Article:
The objective of our research is to screen and search for suitable plant species for phyto-remediation of mercury-contaminated soil. Currently our effort is specifically focused on mercury removal from the U.S. Department of Energy (DOE) sites, where mercury contamination is a major concern. In order to cost effectively implement mercury remediation efforts, it is necessary now to obtain an improved understanding of biological means of removing mercury and mercury compounds.. Phyto-remediation is a technology that uses various plants to degrade, extract, contain, or immobilize contaminants from soil and water. In particular, phyto-extraction is the uptake of contaminants by plant roots and translocation within the plants to shoots or leaves. Contaminants are generally removed by harvesting the plants. We have investigated phyto-extraction of mercury from contaminated soil by using some of the known metal-accumulating plants since no natural plant species with mercury hyper-accumulating properties has yet been identified. Different natural plant species have been studied for mercury uptake, accumulation, toxicity and overall mercury removal efficiency. Various mercury compounds, such as HgS, HgCl{sub 2}, and Hg(NO{sub 3}){sub 2}, were used as contaminant sources. Different types of soil were examined and chosen for phyto-remediation experiments. We have applied microscopy and diffuse reflectance spectrometry as well as conventional analytical chemistry to monitor the phyto-remediation processes of mercury uptake, translocation and accumulation, and the physiological impact of mercury contaminants on selected plant species. Our results indicate that certain plant species, such as beard grass (Polypogon monospeliensis), accumulated a very limited amount of mercury in the shoots (<65 mg/kg), even though root mercury accumulation is significant (maximum 2298 mg/kg). Consequently, this plant species may not be suitable for mercury phyto-remediation. Other plant species, such as Indian mustard (Brassica juncea), a well-studied metal accumulator, exhibited severe chlorosis symptoms during some experiments. Among all the plant species studied, Chinese brake fern (Pteris vittata) accumulated significant amount of mercury in both roots and shoots and hence may be considered as a potential candidate for mercury phyto-extraction. During one experiment, Chinese brake ferns accumulated 540 mg/kg and 1469 mg/kg in shoots after 18 days of growing in soils treated with 500 parts-per-million (ppm) and 1000 ppm HgCl{sub 2} powder, respectively; no visual stress symptoms were observed. We also studied mercury phyto-remediation using aged soils that contained HgS, HgCl{sub 2}, or Hg(NO{sub 3}){sub 2}. We have found that up to hundreds of ppm mercury can be accumulated in the roots of Indian mustard plants grown with soil contaminated by mercury sulfide; HgS is assumed to be the most stable and also the predominant mercury form in flood plain soils. We have also started to investigate different mercury uptake mechanisms, such as root uptake of soil contaminant and foliar mercury accumulation from ambient air. We have observed mercury translocation from roots to shoot for Chinese fern and two Indian mustard varieties. (authors)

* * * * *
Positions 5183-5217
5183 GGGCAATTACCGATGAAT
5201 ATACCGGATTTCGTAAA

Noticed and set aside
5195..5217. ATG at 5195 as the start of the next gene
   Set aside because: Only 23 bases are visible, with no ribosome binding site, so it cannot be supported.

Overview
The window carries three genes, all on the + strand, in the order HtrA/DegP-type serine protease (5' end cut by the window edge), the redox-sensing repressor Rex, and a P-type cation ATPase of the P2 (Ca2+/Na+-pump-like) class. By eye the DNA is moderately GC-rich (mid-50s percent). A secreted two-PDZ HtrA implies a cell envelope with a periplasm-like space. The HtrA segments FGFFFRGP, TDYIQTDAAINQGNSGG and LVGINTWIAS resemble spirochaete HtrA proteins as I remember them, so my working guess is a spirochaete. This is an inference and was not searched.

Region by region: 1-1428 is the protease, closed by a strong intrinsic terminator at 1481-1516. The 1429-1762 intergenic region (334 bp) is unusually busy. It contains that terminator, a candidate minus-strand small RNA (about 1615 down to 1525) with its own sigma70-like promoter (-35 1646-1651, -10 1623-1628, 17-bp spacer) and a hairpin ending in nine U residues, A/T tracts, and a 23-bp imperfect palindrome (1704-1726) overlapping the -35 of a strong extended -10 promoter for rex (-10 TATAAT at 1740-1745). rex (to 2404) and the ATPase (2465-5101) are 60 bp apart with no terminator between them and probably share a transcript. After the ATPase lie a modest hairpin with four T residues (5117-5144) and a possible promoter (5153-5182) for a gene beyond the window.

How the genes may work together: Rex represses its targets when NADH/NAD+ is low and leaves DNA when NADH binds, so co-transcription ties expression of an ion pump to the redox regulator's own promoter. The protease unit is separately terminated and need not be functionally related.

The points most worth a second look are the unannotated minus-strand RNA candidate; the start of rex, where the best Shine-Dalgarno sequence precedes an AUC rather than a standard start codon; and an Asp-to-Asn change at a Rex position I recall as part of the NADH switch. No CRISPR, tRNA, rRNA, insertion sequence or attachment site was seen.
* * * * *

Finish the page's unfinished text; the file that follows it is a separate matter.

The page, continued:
15. PLANT-ANIMAL INTERACTIONS -ORIGINAL PAPER Utilization of invasive tamarisk by salt marsh consumers

    E-Print Network [OSTI]

    Levin, Lisa

    dynamics techniques and stable isotope enrichment experi- ments. The observations of a short residence time and labile food source. With an isotopic (15 N) enrichment of tamarisk, we demonstrated that numerous dominance within the invertebrate community to species not widely consumed. Keywords Isotope enrichment Á

  16. COMMUNITY AND ECOSYSTEM ECOLOGY Plant Resources and Colony Growth in an Invasive Ant: The

    E-Print Network [OSTI]

    Helms, Ken

    : The Importance of Honeydew-Producing Hemiptera in Carbohydrate Transfer Across Trophic Levels KEN R. HELMS1 AND S-producing Hemiptera grew signiÞcantly and substantially ( 50%) larger. Our experiment also showed that S. invicta was unable to acquire signiÞcant nutritional resources directly from the Hemiptera host plant but acquired

  17. Plant species richness, vegetation structure and soil resources of urban brownfield sites linked

    E-Print Network [OSTI]

    Kleyer, Michael

    Plant species richness, vegetation structure and soil resources of urban brownfield sites linked September 2008 # Springer Science + Business Media, LLC 2008 Abstract Brownfield sites contribute of a chronosequence of urban brownfield sites in Bremen and Berlin, Germany. These parameters were linked

  18. Changes in soil organic matter driven by shifts in co-dominant plant species in a grassland

    E-Print Network [OSTI]

    Paris-Sud XI, Université de